FIG. 3 further illustrates the optional implementation of the polarity switch in the transformer secondary circuit. When optional polarity switch 34a' is utilized, polarity switch 34' is removed from the circuit with speaker line 58' coupled to one or the other end of the primary winding of transformer 46. For example, speaker line 58' is coupled by line segment 58a' to primary winding end 116. In the transformer secondary circuit, line segment 99', which couples secondary winding end 96' to contact 98' of phone type switch 32' and an end of resistor, is removed. In place of line segment 99' is polarity switch 34a'. Polarity switch 34a couples contact 98' and the one end of resistor 94' to a selected end, end 96' or 97' of the secondary winding.
FIG. 4 illustrates an embodiment of the present invention configured for computer modem autodialing. It is envisioned that a circuit disclosed with reference to FIG. 4 may be incorporated within the computer and/or modem hardware.
In FIG. 4, microphone line 48" is coupled to plug 40", pin 1, to secondary tap 80" of transformer 46". Microphone line 48" is also coupled directly to jack 36", pin 1. The other microphone line, line 66", is coupled directly to jack 36", pin 4, and indirectly to end 96" of secondary winding 82" by phone type switch 32, directly or through resistor 84" and/or resistor 94".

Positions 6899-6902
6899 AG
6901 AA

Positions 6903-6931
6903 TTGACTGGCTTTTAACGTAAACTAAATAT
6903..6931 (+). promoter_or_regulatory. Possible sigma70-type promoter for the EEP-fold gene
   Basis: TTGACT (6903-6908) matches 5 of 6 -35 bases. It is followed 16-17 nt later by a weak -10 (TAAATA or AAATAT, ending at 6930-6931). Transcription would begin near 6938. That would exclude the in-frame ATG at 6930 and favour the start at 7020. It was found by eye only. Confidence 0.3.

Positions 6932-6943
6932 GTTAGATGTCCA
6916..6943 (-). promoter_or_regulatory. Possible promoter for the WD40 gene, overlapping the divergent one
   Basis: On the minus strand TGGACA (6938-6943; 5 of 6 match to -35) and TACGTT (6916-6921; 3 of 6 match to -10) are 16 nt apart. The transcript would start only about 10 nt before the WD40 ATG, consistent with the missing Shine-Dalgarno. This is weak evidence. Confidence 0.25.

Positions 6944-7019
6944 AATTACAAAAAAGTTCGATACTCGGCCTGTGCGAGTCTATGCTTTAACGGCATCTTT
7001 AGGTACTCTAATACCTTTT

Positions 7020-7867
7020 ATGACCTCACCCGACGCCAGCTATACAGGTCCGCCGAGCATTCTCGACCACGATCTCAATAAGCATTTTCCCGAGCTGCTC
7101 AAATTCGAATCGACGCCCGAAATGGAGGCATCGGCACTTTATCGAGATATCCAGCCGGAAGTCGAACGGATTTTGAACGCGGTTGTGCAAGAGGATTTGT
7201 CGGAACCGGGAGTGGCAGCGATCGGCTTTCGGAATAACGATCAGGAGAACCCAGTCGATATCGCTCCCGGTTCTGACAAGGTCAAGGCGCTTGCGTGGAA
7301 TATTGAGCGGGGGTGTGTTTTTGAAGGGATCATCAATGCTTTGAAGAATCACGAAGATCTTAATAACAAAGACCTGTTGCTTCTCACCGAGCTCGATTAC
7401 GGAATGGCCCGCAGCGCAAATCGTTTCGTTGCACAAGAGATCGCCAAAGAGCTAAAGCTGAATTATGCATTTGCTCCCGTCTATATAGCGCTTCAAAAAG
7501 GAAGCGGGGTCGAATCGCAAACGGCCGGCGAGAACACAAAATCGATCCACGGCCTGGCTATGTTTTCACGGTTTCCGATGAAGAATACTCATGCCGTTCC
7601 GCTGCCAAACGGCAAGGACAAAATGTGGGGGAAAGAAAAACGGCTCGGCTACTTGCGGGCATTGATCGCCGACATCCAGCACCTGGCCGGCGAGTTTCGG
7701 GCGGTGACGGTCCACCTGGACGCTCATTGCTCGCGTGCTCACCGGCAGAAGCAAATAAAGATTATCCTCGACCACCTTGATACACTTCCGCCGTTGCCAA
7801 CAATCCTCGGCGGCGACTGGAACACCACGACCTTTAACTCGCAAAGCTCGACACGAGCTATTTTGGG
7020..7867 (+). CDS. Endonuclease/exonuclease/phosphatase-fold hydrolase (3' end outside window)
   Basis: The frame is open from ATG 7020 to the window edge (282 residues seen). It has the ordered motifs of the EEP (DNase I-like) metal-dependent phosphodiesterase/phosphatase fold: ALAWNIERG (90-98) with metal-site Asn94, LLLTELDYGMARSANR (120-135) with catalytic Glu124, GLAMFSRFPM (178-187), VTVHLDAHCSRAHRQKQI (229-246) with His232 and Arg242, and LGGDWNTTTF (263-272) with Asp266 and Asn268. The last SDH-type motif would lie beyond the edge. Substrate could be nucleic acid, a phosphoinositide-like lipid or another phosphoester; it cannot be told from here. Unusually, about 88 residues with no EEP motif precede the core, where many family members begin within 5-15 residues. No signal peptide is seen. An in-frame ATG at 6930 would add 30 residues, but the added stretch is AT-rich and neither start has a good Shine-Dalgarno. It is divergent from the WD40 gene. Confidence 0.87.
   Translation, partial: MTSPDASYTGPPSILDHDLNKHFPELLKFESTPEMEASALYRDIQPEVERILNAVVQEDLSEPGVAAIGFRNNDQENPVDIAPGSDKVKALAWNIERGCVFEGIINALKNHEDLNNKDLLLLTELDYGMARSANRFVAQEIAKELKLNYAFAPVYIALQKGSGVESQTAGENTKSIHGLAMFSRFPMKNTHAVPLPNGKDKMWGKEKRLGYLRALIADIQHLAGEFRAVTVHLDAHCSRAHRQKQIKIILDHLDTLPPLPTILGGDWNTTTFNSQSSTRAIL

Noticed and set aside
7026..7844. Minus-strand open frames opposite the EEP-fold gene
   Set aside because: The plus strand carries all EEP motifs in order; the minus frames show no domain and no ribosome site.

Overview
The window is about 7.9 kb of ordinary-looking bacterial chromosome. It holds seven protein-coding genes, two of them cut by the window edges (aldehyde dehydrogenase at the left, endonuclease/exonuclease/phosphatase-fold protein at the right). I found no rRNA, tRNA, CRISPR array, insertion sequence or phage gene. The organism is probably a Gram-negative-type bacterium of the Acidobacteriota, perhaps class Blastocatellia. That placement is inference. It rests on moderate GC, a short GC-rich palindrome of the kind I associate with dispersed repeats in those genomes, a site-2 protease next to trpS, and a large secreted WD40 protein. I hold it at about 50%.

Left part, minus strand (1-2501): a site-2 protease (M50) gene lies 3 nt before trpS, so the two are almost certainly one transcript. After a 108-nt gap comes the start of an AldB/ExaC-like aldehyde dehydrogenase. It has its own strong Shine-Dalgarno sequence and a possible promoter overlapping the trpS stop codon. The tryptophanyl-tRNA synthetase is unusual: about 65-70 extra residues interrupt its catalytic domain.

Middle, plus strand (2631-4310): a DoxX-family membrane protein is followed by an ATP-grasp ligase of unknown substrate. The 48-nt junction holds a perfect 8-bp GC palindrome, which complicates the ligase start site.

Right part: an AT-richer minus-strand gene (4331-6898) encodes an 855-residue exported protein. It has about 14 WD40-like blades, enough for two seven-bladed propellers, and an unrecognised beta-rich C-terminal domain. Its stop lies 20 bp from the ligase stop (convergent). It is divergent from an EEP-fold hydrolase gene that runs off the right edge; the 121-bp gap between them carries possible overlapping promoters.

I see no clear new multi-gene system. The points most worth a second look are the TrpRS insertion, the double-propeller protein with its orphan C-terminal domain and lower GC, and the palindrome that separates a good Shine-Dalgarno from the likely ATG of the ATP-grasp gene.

Speaker line 56" is coupled from plug 40", pin 2, to jack 36", pin 2, and tap 100" of primary winding 102". The other speaker line, line 58" is coupled at plug 40, pin 3, through polarity switch 34" to a selected end of primary winding 102", end 116" or end 118". Speaker line 58" is also coupled through deloading resistor 120" to jack 36", pin 3. End 118 of primary winding 102" is coupled by line 104" to jack 44", pin 2. Similarly, end 116" is coupled by line 106" to jack 44", pin 3. Jack 44", pins 2 and 3, are coupled to the modem.
The circuit configuration of FIG. 4 permits a minimal part count circuit for use with an autodialer or a computer modem for autodialing purposes. In the embodiment illustrated in FIG. 4, a modem connected to jack 44", is always electrically coupled with microphone lines 48" and 66" through transformer 46".
With reference to the transformer implementation as disclosed in FIGS. 2-4, the transformer is implemented to provide a four-wire-to-two-wire conversion circuit utilizing a single component. The transformer functions as an interface which provides autotransformation of voltage levels. In particular, the transformer provides amplification of a signal received on the base speaker lines through the primary winding to the communications lines. Furthermore, the transformer embodiment provides isolation between the microphone lines and the speaker lines, and impedance transformation between telephone handset, telephone base and modem.